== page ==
The general offensive on the forts of Erzurum began on 10 February when the Fourth Caucasian Rifle Division ascended the slopes of the Kargapazar ridge. On 14 February, the division began its descent. It linked up with the II Turkistan Corps at the Karagöbek fort and began an advance on the Tafet fort. Outflanked, the Ottomans evacuated Tafet and dropped back. On 15 February, they blew up several forts and evacuated the Çoban-dede fort. Russian troops entered Erzurum the following day. The Ottoman losses were placed at 10,000 killed and wounded, with 5,000 taken prisoner. Russian losses included 1,000 killed, 4,000 wounded, and 4,000 lost to frostbite. Enver ordered the V and XVI Corps and the Fifth Infantry Division – formed into the Second Army – to march on Erzurum. However, by the time the army arrived, the Russians had consolidated their gains and were able to withstand the counteroffensive.
In April, Yudenich divided his forces in two. One column moved north and captured Trabzon. After the Ottoman attempt to retake the town failed, the Russians counterattacked on 2 July striking at Erzincan, 140 kilometres south of Trabzon. The second column headed south towards Bitlis and Muş in eastern Anatolia. Between 2 March and 24 August, Russian forces overwhelmed the Ottoman Second Army and pushed it back deep into Anatolia. Mustafa Kemal (1881-1938), the commander of the XVI Corps, counterattacked and retook Bitlis and Muş, halting the Russian drive into Mesopotamia, where a link-up with the British could encircle Ottoman forces. However, further advances to recapture Van were stopped at Gevaş, south of Lake Van, and by late September, the Ottoman counterattacks had ended. By the end of 1916, the Russians were in control of a large tract of eastern Anatolia, stretching for nearly 355 kilometres from Trabzon to Bitlis.
The End of Hostilities in 1917↑
The imminent Russian advance into central Anatolia and northern Mesopotamia was halted after the February Revolution, and the disintegrated Russian Caucasus Army was replaced by Armenian irregular units and the Allied expeditionary mission “Dunsterforce”. The departure of Russian troops gave the Ottomans the opportunity to recover the pre-war frontiers. On 5 December at Erzincan, they signed an armistice with the Transcaucasian Commissariat, the region’s first independent government, which formally ended the fighting in the Caucasus. Despite this, the Turks continued offensive operations, taking advantage of the fact that the Caucasus Front had effectively ceased to exist as a cohesive theatre of operations. The signing of a peace treaty at Brest-Litovsk on 3 March 1918 between the new Bolshevik government of Russia and the Ottoman Empire put an end to all hostilities.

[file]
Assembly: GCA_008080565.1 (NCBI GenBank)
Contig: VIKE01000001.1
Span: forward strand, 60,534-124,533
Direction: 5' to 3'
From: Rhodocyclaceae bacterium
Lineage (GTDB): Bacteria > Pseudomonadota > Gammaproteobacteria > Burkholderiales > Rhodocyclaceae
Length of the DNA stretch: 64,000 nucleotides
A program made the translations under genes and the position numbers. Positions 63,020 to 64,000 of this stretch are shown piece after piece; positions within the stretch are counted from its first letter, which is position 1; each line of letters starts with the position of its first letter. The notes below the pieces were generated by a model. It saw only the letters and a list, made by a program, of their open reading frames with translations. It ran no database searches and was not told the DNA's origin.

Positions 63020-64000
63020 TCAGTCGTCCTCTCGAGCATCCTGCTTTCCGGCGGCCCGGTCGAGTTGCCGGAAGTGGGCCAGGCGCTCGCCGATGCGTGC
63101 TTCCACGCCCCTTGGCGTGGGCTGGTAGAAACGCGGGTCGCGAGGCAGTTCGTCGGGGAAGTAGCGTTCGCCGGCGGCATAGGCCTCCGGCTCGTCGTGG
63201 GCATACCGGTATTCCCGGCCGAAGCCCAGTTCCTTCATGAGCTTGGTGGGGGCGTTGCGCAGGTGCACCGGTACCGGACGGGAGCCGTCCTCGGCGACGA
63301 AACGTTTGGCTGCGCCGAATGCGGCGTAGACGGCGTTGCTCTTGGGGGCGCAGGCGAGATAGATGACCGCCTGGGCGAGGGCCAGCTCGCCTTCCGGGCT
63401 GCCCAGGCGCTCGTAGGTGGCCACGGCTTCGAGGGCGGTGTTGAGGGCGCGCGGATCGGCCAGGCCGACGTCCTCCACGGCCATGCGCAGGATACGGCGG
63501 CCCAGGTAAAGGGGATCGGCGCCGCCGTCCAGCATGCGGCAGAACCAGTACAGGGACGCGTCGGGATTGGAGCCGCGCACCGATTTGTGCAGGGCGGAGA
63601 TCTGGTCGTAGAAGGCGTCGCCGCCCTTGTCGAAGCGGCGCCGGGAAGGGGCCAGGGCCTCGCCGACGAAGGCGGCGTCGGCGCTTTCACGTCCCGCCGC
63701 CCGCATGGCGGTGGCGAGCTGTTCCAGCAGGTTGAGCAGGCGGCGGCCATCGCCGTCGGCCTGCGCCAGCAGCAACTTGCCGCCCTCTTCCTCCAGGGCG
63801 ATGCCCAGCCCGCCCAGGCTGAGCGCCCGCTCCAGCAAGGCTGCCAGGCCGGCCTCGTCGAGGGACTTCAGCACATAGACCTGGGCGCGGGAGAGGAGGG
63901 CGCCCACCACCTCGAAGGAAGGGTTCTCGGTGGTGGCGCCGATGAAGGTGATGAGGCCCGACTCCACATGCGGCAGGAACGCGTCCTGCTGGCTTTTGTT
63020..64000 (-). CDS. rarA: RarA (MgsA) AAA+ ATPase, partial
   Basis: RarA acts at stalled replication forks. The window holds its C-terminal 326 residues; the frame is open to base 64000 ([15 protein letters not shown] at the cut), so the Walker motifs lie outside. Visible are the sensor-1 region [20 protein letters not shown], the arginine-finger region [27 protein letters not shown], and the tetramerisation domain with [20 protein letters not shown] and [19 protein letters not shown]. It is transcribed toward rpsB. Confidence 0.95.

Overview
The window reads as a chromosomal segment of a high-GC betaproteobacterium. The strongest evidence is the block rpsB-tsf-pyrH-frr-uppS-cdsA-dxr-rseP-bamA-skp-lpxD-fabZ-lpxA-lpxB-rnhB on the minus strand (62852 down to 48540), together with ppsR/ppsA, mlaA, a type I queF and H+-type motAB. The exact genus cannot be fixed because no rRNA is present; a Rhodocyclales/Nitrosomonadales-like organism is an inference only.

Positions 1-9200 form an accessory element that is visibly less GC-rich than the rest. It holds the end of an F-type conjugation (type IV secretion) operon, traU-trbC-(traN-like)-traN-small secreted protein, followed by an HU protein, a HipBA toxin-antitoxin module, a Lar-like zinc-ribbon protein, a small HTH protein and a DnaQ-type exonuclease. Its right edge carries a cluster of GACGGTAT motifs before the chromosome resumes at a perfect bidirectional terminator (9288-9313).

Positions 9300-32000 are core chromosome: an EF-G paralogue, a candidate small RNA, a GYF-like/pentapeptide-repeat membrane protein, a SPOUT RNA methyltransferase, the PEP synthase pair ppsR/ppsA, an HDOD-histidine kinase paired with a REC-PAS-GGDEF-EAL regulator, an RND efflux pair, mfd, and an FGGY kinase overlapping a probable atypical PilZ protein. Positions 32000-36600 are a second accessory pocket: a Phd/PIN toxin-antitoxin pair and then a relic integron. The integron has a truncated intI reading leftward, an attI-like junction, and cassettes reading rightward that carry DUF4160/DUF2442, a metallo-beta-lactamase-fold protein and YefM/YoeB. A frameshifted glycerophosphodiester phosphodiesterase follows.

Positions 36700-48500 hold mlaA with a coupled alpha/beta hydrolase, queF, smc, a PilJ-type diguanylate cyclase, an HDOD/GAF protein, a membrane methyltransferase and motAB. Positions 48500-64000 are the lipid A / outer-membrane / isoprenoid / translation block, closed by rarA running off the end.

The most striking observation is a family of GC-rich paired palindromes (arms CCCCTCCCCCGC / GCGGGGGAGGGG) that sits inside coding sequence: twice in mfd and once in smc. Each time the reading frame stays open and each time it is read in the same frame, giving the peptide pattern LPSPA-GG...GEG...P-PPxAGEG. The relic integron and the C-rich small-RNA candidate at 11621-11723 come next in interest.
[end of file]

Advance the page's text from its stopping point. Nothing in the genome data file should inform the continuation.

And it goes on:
Tigran Martirosyan, University of Amsterdam
Section Editor: Pınar Üre
- Reynolds, Michael A.: Shattering Empires. The Clash and Collapse of the Ottoman and Russian Empires, 1908-1918, New York 2011, p. 145.
- Erickson, Edward J.: Ordered to Die. A History of the Ottoman Army in the First World War, Westport et al. 2001, p. 57.
- Larcher, Maurice: La guerre turque dans la guerre mondiale, Paris 1926, p. 389.
- Report from the Head of the German Information Service for the Orient, Baron Max von Oppenheim, to the Imperial Chancellor, 1915-08-29-DE-001 (Source: PA-AA; R 14087; A 27584; pr. 21.09.1915 p.m., Damascus, 29 August 1915), in: Gust, Wolfgang (ed.): The Armenian Genocide. Evidence from the German Foreign Office Archives, 1915-1916, New York et al. 2014, p. 333.
- Erickson, Edward J.: Gallipoli and the Middle East, 1914-1918, London 2012, p. 92.
- Allen, William Edward David / Muratoff, Paul: Caucasian Battlefields. A History of Wars on the Turco-Caucasian Border, 1828-1921, Cambridge 1953, p. 342.
- Ibid., p. 363.
- Akbay, Cemal: Birinci Dünya Harbi'nde Türk harbi. Kafkas cephesi. 3ncü ordu harekâtı (Turkey’s war in the First World War. Caucasus Front. Operations of the Third Army), Ankara 1993: T. C. Genelkurmay Başkanlığı.
- Allen, William Edward David / Muratoff, Paul: Caucasian battlefields. A history of the wars on the Turco-Caucasian border, 1828-1921, Cambridge 1953: Cambridge University Press.
- Arutiunian, Ashot Osipovich: Kavkazskii front, 1914-1917 gg. (The Caucasus Front, 1914-1917), Yerevan 1971: Aiastan.
- Guse, Felix: Die Kaukasusfront im Weltkrieg, bis zum Frieden von Brest, Leipzig 1940: Koehler & Amelang.
- Maslovskiǐ, Evgenīĭ Vasil’evich: Mirovai︠a︡ voǐna na Kavkazskom fronte (The World War on the Caucasus Front), Paris 1933: Vozrozhdenie.